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March 15, 2000

SDU Oversight Changed As A Result Of Bank One Audit

SPRINGFIELD - Governor George H. Ryan announced today that the private management firm of Deloitte and Touche temporarily will assume oversight of the troubled State Disbursement Unit, a move designed to help reverse several problems found at the SDU by an audit ordered by the governor.

In releasing the final audit report of the SDU, conducted by Bank One, Ryan noted that significant problems hampered all aspects of the SDU's operation in the DuPage County Circuit Court Clerk's office. The problems include insufficient planning, inadequate management, poor system design, and a general lack of customer service and employee training.

"The federal government forced us to transfer the disbursement of child support checks from 102 counties to a single unit, and from the beginning this transfer has been plagued by numerous mistakes, miscalculations and false assumptions," Ryan said. "The Bank One audit that I requested provides us with a good blueprint for correcting those mistakes and getting this system on track for good.

"Our top priority remains getting child support checks to the parents and children who are entitled to them. The SDU is now sending out 98 percent of the checks, compared to 80 percent last October," the governor added.

"That's no excuse to the families who had their checks held up and we're continuing to make every effort to keep the system running smoothly," Ryan said.

The governor added that the Bank One audit, in conjunction with another study completed recently by state Auditor General William Holland, raises serious questions about the system, which was created through a no-bid contract with no performance incentives or penalties for non-compliance.

The governor said all parties who played a role in the transition to the SDU share blame. DuPage officials overestimated the system's capabilities and underestimated the scope of the project. The Illinois Department of Public Aid failed in 1998 to negotiate a contract with teeth that held the SDU to performance goals and did not adequately monitor last year's transition to the SDU.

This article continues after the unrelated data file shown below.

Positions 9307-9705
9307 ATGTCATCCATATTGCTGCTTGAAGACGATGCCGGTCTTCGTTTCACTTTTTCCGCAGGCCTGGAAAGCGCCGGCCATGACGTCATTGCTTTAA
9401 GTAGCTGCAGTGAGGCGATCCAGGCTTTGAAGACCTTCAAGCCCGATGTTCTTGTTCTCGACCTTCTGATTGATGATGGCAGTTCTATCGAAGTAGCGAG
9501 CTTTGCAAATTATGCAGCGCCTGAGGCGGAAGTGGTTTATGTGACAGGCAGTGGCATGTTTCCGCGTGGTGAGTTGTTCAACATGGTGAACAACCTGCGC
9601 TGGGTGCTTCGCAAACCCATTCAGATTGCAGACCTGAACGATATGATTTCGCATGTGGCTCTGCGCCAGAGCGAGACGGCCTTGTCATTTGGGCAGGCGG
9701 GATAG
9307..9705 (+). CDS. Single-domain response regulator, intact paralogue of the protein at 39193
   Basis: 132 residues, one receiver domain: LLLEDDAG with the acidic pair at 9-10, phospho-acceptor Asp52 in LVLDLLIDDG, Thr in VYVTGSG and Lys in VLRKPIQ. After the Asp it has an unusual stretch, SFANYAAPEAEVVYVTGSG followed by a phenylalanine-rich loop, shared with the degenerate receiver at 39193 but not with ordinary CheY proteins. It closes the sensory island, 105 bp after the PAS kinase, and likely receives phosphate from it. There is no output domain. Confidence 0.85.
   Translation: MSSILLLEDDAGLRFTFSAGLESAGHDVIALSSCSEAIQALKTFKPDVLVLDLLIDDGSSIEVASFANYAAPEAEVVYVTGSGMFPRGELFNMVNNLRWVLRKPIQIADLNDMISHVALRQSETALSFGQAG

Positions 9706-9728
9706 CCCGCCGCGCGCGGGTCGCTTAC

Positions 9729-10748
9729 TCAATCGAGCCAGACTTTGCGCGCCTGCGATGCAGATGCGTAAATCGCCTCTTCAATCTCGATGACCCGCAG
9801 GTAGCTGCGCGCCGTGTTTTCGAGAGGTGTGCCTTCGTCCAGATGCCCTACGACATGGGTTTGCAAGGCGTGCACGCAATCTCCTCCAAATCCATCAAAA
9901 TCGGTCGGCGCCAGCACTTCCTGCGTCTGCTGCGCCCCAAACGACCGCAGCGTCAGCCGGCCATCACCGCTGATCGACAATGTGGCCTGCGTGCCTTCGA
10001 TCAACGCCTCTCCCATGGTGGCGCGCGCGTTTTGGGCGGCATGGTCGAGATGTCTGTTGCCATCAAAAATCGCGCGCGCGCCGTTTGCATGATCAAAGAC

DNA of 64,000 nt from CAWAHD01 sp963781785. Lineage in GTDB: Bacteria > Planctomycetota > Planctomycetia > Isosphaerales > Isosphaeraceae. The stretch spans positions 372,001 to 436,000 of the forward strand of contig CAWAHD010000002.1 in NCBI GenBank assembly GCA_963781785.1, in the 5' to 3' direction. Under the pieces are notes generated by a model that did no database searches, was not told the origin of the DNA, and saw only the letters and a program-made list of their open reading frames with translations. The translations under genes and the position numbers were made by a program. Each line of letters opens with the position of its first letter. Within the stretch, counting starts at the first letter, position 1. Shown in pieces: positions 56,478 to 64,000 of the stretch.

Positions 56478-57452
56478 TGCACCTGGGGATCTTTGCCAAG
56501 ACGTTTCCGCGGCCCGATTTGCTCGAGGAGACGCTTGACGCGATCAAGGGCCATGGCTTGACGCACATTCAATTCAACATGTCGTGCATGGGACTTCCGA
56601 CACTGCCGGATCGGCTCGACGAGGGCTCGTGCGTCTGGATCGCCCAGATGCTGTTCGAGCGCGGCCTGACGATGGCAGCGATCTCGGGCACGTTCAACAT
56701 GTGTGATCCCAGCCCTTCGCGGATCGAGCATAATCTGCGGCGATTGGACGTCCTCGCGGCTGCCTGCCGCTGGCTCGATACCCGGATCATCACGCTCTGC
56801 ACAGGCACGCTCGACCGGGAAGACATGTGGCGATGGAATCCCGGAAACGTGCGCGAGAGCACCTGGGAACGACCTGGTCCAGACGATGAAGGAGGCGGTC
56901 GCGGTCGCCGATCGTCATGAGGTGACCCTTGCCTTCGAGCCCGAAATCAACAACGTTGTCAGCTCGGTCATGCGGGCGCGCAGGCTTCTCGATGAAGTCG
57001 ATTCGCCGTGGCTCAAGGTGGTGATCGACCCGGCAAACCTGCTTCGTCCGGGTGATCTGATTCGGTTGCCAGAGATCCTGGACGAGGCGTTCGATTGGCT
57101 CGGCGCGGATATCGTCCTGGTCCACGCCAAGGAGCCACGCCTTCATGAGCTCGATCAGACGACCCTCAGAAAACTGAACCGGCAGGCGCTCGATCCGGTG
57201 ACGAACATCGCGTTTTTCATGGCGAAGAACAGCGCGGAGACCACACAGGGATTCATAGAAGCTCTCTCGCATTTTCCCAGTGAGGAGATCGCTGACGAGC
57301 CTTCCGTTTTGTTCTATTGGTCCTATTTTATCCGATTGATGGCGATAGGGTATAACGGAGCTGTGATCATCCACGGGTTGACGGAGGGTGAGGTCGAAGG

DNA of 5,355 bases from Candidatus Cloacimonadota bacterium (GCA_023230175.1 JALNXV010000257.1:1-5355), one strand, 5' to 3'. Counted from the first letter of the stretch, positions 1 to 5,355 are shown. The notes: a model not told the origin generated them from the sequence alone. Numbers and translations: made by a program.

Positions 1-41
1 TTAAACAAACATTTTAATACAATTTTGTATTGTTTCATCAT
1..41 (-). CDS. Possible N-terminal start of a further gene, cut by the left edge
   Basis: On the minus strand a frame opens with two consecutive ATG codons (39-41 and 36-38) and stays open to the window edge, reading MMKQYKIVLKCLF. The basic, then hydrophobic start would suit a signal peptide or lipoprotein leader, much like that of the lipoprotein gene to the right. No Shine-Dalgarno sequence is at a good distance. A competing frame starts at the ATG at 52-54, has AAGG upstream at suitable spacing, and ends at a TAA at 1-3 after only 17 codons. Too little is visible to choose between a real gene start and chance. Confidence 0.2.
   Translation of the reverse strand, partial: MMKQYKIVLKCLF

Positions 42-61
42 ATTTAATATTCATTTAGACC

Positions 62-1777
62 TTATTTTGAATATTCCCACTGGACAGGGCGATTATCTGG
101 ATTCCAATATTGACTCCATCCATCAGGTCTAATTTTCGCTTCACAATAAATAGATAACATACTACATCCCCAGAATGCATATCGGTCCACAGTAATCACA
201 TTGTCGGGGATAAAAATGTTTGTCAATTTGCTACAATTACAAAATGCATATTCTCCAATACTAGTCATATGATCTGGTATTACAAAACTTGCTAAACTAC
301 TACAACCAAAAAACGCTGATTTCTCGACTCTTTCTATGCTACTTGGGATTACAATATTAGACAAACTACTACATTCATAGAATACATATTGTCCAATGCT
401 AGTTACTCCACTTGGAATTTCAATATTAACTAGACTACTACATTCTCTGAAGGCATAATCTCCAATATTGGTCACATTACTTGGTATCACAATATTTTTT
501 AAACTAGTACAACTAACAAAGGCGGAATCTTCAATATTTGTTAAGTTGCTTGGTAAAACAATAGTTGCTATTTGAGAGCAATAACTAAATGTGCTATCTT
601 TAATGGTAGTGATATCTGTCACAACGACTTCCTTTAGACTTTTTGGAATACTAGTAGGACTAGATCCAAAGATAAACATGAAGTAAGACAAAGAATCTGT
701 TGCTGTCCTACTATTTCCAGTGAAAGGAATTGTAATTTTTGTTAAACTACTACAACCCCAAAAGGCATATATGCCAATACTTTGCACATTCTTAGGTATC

In addition, the Bank One audit said "bad data" flowing to the SDU exacerbated the situation and was a "significant root cause" of failures with the system.

"Our audit is not intended to affix blame, but rather to find out what went wrong and why and what we need to do to fix the problems," the governor said.

Already in progress are recommendations from the Bank One audit that the SDU's flawed data base be cleaned up and corrected and that financial and operating controls be implemented in order to reduce the system's exposure to fraud.

In the spring of 1998, the state's 102 circuit clerks unanimously endorsed the selection of the DuPage County Circuit Clerk's office to house the SDU. In September of 1998, Public Aid and the DuPage circuit clerk's office formally agreed to begin system development and to negotiate a management contract for the SDU.

Although the contract with DuPage was signed in February of 1999, the agreement was retroactive to October of 1998. DuPage officials have announced that the county will voluntarily drop the SDU contract at the end of June.

The Department of Public Aid will accept proposals for the transfer and operation of the SDU this summer, evaluate all proposals received and award a new contract to operate the SDU later this year. The entire competitive bid process should take approximately six to eight months to complete.

Deloitte and Touche will continue to operate the SDU until a new operator is selected and will help with transition. Ryan added that the state's circuit clerks, a group of employers and child support advocates will guide the transition.

Ryan noted that along with new site management at the SDU, the Department of Public Aid initiated several emergency steps to keep the SDU from failing:

  • Created an emergency payments system to help get payments quickly into the hands of custodial parents whose child support money was temporarily stuck in the system.
  • Assigned more than 100 state employees to supplement the SDU workforce to ensure quick turnaround of payments and to handle customer service questions. The audit noted that the SDU did not hire enough employees for the workload.
  • Established regional problem resolution centers throughout the state to help parents, employers and county officials straighten out mistakes.
  • Implemented House Bill 2773, a new law that better clarifies procedures in the child support disbursement system and requires new actions to better synchronize operations between parents, employers, circuit clerks and the SDU.
  • Hired Bank One and the accounting firm Arthur Anderson to conduct an operating audit of the SDU. Bank One has experience in child support disbursement.
  • Will seek a $12 million supplemental appropriation in the Fiscal Year 2000 state budget to offset the emergency payments made to custodial parents and to clean up the data.
  • Will continue to seek better enforcement of child support orders to ensure more successful collections for families.

"Mistakes were made that shouldn't have been made," Ryan said. "The contract was poorly negotiated and by the time we inherited it in early 1999, all sides in this mess had very little time to implement a reliable system. Public Aid did an inadequate job of supervising the transition to the SDU and the SDU could not cope with the incomplete or wrong information supplied by employers and circuit clerks," Ryan said.

"With these audits as guides, it's time to put the past behind us and focus on the parents and children who count on us to get them child support checks," he added.


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